Named one of 100 worldwide media leaders, Jeff Jarvis discusse his book, What Would Google Do?
Jeff Jarvis, a national leader in the development of online news, blogging, the investigation of new business models for news, and the teaching of entrepreneurial journalism, writes an influential blog, Buzzmachine.com. He is author of the books What Would Google Do?and Public Parts: How Sharing in the Digital Age Improves the Way We Work and Live as well as the e-book Gutenberg the Geek. He has also consulted for media companies including the Guardian, Digital First Media, Postmedia, Sky.com, Burda, Advance Publications, and The New York Times company at About.com. Prior to coming to CUNY, Jarvis was president of Advance.net, the online arm of Advance Publications, which includes Condé Nast magazines and newspapers across America. He was the creator and founding managing editor of Entertainment Weekly magazine and has worked as a columnist, associate publisher, editor, and writer for a number of publications, including TV Guide, People, the San Francisco Examiner, the Chicago Tribune, and the New York Daily News. His freelance articles have appeared in newspapers and magazines across the country, including the Guardian, The New York Times, theNew York Post, The Nation, Rolling Stone, and BusinessWeek. Jarvis holds a B.S.J. from Northwestern University’s Medill School of Journalism. He was named one of the 100 most influential media leaders by the World Economic Forum at Davos.
Increase in the global average surface temperature resulting from enhancement of the greenhouse effect, primarily by air pollution. In 2007 the UN Intergovernmental Panel on Climate Change forecasted that by 2100 global average surface temperatures would increase 3.27.2 °F (1.84.0 °C), depending on a range of scenarios for greenhouse gas emissions, and stated that it was now 90 percent certain that most of the warming observed over the previous half century could be attributed to greenhouse gas emissions produced by human activities (i.e., industrial processes and transportation). Many scientists predict that such an increase in temperature would cause polar ice caps and mountain glaciers to melt rapidly, significantly raising the levels of coastal waters, and would produce new patterns and extremes of drought and rainfall, seriously disrupting food production in certain regions. Other scientists maintain that such predictions are overstated. The 1992 Earth Summit and the 1997 Kyoto Protocol to the United Nations Framework Convention on Climate Change attempted to address the issue of global warming, but in both cases the efforts were hindered by conflicting national economic agendas and disputes between developed and developing nations over the cost and consequences of reducing emissions of greenhouse gases.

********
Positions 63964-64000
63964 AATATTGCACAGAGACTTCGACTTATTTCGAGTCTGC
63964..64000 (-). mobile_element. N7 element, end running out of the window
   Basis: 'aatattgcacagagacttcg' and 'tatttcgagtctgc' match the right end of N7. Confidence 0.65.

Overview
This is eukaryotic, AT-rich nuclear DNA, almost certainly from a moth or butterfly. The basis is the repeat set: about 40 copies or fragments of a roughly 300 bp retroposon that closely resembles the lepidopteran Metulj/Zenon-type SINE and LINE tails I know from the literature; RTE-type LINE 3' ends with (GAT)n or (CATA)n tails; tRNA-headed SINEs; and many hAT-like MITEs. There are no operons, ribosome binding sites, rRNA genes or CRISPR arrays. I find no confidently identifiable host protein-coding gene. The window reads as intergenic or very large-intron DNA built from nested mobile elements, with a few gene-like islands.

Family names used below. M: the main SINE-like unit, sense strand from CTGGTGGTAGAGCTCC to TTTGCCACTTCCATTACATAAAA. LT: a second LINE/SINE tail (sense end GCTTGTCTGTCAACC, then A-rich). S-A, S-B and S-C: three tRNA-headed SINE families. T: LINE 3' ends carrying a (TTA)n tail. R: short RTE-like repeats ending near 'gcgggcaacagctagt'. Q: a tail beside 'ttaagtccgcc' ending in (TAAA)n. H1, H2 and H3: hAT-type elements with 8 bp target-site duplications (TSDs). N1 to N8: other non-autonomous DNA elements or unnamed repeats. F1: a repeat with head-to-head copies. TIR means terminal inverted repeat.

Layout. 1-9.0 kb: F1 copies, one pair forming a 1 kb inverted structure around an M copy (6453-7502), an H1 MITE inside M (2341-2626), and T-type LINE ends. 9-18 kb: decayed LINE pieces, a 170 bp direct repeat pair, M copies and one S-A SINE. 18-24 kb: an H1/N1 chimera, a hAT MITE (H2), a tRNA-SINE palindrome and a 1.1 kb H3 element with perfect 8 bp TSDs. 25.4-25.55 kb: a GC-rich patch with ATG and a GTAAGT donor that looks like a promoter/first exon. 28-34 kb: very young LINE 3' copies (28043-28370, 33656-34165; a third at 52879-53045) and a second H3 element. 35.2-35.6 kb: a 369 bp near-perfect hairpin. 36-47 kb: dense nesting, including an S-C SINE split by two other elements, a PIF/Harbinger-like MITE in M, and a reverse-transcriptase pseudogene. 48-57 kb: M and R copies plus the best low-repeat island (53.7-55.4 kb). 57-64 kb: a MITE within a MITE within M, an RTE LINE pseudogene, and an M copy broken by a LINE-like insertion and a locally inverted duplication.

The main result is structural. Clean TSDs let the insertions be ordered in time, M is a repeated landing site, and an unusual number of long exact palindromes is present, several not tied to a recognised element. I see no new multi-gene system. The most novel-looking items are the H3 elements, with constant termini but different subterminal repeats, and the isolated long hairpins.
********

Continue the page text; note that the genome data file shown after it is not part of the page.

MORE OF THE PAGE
very interesting lecture. It's not just Google. I don't think general software (not just google) product cycles and methods can apply to other businesses. The expectations are just different. Cant' beta release a boeing 737! But the idea is stimulating.
I agree with much of what Jeff says. I am thinking about buying a new vehicle. I looked at the Ford Escape/Mazda Tribute. You can't buy the Escape with the same good seats as the Tribute (adjustable lumbar support), conversely, you have to buy a fully loaded Tribute to get auto headlights, which are standard on the Escape.